SAO PAULO, Brazil — The military dictatorship that ruled Brazil four decades ago maintained law and order through systematic brutality. Nearly 500 people were killed or simply disappeared. But at a political rally outside Sao Paulo last week, the air was thick with nostalgia for that era of terror.
“Thanks to you, Brazil did not become Cuba!” they chanted, some snapping salutes. “Brazil first, God above all.”
The dictatorship-era generals were also accused of deploying electric shocks, beatings and psychological torture in their two-decade-long effort to cement power and ward off communism. But as a crime wave rocks some of the country’s largest cities and a corruption scandal engulfs its political elite, some Brazilians see them as the last champions of public order.
“During the dictatorship, there was safety. That doesn’t exist today,” said Marcelo Freitas, a 42-year-old former army officer at the rally who said he was shot in the eye 10 years ago during a mugging. “If we want to clean up the country, we need the military.”
On average, seven people are violently killed every hour in Brazil, according to government figures. In 2016, the country registered a record rate of 29.9 homicides for every 100,000 people, nearly six times that of the United States.
Freitas, who wore a leather patch over his blinded eye and a camouflage T-shirt, said he dreams of safer streets for his 5-year-old son and would support a return to a military regime.
He is not alone. Nostalgia for the dictatorship is growing. An estimated 43 percent of the population supports a temporary revival of military control, according to a 2017 poll, up from 35 percent in 2016. The figure is especially high among young people, many of whom say they are disillusioned with democracy and with Brazil’s scandal-tainted politicians.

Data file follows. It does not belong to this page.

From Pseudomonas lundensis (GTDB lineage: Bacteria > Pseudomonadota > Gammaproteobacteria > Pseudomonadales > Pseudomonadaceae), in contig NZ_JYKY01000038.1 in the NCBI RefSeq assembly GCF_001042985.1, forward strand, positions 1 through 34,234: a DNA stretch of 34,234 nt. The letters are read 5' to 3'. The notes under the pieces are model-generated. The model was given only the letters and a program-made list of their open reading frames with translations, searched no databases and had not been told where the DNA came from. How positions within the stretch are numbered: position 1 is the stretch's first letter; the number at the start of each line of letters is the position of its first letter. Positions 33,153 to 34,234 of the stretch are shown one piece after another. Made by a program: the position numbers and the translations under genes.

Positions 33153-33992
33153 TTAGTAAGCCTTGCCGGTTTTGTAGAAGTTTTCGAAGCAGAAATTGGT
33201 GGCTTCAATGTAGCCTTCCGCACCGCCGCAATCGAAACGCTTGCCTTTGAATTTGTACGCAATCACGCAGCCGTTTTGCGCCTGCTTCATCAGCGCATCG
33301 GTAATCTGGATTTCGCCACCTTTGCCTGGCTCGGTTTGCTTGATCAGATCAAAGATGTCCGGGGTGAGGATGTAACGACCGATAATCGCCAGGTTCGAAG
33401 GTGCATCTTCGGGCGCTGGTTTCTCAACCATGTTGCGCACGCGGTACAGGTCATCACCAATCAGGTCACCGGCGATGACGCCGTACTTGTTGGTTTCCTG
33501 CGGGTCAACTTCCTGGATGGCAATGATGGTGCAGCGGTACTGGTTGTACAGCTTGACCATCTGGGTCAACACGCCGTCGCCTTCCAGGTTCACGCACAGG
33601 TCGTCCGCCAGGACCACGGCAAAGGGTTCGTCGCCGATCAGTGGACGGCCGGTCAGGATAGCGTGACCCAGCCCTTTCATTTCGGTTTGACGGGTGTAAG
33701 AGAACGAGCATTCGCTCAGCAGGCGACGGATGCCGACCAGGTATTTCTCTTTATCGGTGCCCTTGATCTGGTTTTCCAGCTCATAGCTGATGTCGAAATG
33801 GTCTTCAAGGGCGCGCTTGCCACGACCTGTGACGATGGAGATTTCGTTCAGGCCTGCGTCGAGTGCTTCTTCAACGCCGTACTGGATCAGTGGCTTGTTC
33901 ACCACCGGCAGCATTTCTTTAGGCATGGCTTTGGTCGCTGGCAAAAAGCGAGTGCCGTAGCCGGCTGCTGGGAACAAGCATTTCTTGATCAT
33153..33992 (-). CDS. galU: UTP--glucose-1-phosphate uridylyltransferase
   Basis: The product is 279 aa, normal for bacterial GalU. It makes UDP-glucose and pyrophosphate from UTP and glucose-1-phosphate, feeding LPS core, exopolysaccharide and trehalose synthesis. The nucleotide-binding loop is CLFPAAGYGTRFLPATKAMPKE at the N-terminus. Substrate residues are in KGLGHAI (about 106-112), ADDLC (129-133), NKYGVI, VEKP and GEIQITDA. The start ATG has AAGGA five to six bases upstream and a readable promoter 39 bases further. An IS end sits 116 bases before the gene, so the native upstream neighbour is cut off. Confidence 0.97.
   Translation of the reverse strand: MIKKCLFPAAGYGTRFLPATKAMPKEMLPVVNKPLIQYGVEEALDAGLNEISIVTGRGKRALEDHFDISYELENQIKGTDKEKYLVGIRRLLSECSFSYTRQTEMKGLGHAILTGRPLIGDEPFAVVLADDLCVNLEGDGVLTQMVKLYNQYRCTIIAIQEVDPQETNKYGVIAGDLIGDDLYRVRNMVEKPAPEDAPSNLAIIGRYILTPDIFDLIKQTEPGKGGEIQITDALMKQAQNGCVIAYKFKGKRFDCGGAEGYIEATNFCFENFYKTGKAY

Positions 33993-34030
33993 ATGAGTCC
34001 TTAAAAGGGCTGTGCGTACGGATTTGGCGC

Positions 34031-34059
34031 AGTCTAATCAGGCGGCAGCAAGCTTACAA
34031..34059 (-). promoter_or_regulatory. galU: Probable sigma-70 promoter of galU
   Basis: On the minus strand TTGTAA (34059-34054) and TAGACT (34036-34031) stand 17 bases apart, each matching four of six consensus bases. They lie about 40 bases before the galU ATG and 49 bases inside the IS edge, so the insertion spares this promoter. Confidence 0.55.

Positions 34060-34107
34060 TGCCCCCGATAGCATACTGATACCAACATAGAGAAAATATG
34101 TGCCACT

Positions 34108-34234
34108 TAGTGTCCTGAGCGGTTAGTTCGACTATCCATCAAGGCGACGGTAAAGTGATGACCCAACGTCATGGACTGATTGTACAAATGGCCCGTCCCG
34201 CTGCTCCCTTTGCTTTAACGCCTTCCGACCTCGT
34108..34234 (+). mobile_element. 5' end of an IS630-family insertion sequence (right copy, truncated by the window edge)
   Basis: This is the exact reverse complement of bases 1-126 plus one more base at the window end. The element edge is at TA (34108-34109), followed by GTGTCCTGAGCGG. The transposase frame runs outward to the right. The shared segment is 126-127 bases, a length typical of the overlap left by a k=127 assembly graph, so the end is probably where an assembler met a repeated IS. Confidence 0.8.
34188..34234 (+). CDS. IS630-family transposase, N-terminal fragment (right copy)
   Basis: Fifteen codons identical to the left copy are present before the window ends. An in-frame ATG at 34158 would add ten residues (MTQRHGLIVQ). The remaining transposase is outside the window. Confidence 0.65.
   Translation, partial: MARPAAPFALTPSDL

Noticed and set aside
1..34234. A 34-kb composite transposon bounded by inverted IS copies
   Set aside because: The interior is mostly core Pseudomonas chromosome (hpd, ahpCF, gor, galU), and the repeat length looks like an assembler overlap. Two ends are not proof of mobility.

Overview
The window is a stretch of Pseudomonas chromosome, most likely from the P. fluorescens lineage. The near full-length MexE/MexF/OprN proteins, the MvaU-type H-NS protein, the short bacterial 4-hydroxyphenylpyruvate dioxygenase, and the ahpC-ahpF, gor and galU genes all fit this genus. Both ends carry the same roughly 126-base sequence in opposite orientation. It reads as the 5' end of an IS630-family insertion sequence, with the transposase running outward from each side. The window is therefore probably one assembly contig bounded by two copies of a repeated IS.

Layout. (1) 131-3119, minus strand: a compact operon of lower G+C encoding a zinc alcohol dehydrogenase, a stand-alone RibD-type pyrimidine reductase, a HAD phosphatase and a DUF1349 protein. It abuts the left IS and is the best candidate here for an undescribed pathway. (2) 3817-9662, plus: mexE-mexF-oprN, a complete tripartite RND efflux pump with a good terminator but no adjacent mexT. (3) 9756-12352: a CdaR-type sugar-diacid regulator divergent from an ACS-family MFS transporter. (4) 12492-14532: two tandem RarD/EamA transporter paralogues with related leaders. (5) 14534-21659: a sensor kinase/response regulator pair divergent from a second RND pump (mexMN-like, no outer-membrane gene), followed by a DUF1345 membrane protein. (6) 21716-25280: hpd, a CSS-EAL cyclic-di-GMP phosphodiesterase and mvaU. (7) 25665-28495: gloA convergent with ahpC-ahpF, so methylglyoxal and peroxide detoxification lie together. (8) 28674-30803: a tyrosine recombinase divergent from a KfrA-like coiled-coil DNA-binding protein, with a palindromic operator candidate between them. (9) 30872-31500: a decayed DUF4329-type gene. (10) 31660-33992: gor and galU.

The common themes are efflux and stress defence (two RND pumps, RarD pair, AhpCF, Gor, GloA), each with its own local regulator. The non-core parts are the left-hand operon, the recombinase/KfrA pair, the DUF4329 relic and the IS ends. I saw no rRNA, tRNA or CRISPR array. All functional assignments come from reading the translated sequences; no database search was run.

Brazil isn’t the only country where democracy is losing its glow. In the United States, just 30 percent of people born in the 1980s say they believe it is “essential” to live in a democracy, as opposed to 72 percent of people born before World War II, according to a study published in the Journal of Democracy in 2016.
Fear of violence, whether it be terrorism or street crime, has fueled support for authoritarian parties and bolstered populist leaders with tough-on-crime, anti-immigrant platforms around the world, from President Rodrigo Duterte in the Philippines to Chancellor Sebastian Kurz in Austria.
But the flirtation with authoritarianism may be especially ominous in Brazil, where wobbly democratic institutions are still recovering from the dictatorship that held the country in its grip from 1964 to 1985.
Last month, President Michel Temer ordered the military to take over security in Rio de Janeiro after a spike in crime soured Carnival celebrations. The move was widely denounced as a dangerous precedent — although it was also seen as a smart response to the growing base of voters calling for law and order.
“This sentiment is in the air and is being exploited. The intervention in Rio is an attempt by the president to explore that feeling — the nostalgia, the feeling that the military is an anti-political, tough, external body,” said Pablo Ortellado, a public policy professor at the University of Sao Paulo. “Depending on how the intervention goes, if it succeeds in even appearing to reduce crime, it could generate a dangerous wave of militarism.”